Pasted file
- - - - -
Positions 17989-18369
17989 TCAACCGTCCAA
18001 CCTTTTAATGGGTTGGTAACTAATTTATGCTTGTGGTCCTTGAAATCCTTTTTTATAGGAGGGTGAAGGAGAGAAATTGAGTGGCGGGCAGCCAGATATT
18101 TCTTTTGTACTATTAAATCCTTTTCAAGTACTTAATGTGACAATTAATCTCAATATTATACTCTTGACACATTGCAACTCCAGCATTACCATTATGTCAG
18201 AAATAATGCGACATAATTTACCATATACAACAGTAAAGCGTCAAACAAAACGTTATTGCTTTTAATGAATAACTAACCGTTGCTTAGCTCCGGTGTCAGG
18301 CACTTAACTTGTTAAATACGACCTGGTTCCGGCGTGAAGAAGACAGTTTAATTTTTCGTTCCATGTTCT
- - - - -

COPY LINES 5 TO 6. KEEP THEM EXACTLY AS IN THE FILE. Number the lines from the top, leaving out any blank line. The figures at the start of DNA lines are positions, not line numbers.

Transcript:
18201 AAATAATGCGACATAATTTACCATATACAACAGTAAAGCGTCAAACAAAACGTTATTGCTTTTAATGAATAACTAACCGTTGCTTAGCTCCGGTGTCAGG
18301 CACTTAACTTGTTAAATACGACCTGGTTCCGGCGTGAAGAAGACAGTTTAATTTTTCGTTCCATGTTCT